Patentable Invention: Obviousness: Teaching, Suggestion, or Motivation in Prior Art
Patent Office Procedures: Generally
Claim Interpretation: Ordinary Meaning
Litigation Practice and Procedure: Procedure: Appellate Jurisdiction and Procedure
In re Cuozzo Speed Technologies, LLC, No. 14-1301 (Fed. Cir. (P.T.A.B.) Feb. 4, 2015). Opinion by Dyk, joined by Clevenger. Dissenting opinion by Newman.
In affirming the ruling of the Patent Trial and Appeal Board (“Board”), the Federal Circuit determined that it lacks jurisdiction to review the Board’s decision to institute an inter partes review (“IPR”). The Federal Circuit further concluded that the Board properly applied the broadest reasonable interpretation (“BRI”) standard in construing the claims. In addition, the Federal Circuit ruled that substantial evidence supported the Board’s determination of obviousness. Finally, the Federal Circuit held that the Board properly rejected the patent owner’s motion to amend the claims where the proposed amendment would impermissibly broaden the scope of the claims.
The Board instituted an IPR of U.S. Patent No. 6,778,074 (“the ’074 patent”), owned by Cuozzo Speed Technologies, LLC (“Cuozzo”). The ’074 patent relates to a system for indicating whether a vehicle’s speed is above or below the posted speed limit. After construing the claims, the Board found the claims obvious over the prior art. The Board further rejected Cuozzo’s motion to amend the claims as improper because the proposed amendment would impermissibly broaden the claims.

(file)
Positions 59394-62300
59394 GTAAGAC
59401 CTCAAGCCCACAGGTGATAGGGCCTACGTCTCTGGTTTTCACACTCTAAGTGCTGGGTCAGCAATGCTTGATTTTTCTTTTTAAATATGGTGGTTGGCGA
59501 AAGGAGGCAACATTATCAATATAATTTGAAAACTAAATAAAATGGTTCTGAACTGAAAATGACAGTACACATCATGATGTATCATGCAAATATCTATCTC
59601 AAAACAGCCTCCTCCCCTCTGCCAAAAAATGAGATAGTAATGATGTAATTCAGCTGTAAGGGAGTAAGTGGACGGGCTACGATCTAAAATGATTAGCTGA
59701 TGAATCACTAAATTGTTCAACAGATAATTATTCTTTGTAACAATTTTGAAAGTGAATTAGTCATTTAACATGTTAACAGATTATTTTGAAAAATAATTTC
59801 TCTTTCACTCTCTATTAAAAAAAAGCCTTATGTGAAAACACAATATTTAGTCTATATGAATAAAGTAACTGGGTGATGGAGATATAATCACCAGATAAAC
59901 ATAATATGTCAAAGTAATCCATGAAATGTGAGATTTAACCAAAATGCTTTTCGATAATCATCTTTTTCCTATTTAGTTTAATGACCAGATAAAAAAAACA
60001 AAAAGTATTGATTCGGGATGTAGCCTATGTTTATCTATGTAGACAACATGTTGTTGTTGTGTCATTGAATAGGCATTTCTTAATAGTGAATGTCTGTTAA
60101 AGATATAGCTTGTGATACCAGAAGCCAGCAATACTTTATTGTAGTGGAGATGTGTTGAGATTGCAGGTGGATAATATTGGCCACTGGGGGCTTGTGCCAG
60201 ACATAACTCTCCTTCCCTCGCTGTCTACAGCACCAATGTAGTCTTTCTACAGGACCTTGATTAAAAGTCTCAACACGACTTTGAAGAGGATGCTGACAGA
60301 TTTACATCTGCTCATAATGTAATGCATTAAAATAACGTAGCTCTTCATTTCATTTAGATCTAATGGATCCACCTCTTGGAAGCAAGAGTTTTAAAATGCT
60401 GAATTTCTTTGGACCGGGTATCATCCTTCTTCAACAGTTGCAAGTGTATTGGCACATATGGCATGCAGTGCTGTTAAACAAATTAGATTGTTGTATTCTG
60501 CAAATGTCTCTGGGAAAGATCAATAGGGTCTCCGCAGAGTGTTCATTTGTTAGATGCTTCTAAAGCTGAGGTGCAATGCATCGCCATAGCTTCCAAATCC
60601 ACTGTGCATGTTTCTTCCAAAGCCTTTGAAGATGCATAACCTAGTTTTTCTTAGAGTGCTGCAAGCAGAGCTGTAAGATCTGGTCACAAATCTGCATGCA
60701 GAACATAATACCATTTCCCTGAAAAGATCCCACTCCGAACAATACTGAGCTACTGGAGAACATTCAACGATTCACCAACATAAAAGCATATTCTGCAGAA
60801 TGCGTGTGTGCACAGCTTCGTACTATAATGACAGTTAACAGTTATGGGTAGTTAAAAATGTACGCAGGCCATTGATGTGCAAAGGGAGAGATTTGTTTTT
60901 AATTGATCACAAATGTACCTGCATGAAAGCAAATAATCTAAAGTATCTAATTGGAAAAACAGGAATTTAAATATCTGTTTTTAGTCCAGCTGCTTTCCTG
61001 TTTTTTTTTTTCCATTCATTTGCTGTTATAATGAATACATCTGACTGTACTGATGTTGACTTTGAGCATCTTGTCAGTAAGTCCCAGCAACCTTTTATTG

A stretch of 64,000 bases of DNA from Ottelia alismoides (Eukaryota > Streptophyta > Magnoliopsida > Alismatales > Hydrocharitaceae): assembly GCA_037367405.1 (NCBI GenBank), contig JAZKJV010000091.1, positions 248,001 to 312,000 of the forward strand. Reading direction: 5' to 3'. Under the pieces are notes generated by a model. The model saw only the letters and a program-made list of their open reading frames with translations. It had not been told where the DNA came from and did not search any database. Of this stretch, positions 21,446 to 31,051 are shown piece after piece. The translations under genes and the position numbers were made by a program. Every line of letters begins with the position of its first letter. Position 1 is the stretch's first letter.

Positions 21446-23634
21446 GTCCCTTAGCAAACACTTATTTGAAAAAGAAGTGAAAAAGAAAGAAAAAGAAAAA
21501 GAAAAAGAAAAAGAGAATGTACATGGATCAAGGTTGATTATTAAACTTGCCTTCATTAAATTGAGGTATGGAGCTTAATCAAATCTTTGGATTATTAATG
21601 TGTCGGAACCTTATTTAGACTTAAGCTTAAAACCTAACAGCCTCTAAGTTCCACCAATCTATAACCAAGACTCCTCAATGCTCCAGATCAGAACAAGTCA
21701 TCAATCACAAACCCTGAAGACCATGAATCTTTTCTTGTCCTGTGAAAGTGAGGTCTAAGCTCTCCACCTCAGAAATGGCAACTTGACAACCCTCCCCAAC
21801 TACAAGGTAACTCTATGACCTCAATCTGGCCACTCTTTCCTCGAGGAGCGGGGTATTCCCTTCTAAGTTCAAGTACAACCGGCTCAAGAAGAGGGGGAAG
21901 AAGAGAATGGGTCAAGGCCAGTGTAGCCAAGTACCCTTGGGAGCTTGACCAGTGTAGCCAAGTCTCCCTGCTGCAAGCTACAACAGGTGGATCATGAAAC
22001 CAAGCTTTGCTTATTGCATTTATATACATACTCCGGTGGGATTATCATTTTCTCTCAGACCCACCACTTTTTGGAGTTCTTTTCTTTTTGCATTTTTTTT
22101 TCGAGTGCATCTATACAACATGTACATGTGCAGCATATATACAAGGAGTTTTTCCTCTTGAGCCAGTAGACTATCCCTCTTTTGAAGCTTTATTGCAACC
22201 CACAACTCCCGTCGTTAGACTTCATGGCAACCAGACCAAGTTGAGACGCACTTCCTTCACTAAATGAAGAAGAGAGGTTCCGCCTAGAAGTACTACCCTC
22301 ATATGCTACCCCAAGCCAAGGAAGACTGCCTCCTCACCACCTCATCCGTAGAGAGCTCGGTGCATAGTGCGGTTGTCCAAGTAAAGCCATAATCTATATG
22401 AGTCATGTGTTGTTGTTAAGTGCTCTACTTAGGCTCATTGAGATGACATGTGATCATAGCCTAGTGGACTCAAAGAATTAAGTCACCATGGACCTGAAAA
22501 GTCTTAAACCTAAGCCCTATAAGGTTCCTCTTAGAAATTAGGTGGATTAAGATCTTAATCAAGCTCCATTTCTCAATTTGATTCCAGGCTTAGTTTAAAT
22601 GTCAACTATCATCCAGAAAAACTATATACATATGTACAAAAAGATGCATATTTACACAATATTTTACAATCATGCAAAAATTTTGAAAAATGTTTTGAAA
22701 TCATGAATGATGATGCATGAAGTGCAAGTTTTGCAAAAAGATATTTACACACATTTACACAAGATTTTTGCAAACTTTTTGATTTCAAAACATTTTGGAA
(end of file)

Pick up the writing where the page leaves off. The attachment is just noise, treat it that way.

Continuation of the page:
On appeal, Cuozzo argued that the Board’s decision to institute an IPR is reviewable by the Federal Circuit. The Federal Circuit disagreed, however, holding that 35 U.S.C. § 314 broadly excludes all review of such determinations. In addition, the Federal Circuit rejected Cuozzo’s appeal to set aside the Board’s final decision simply because that decision was based on grounds not alleged in the challenger’s petition.
Cuozzo next argued that the Board improperly applied the BRI standard in construing the claims. The Federal Circuit noted that BRI has been used for over 100 years in various other proceedings before the U.S. Patent and Trademark Office (“USPTO”), and there was no indication that the America Invents Act intended to eliminate the use of the BRI standard, despite Congress’s awareness of its widespread use. The Federal Circuit further noted that under the USPTO’s rulemaking authority, the USPTO is permitted to establish regulations regarding the standards for instituting and regulating IPR proceedings, including the application of the BRI standard during such proceedings.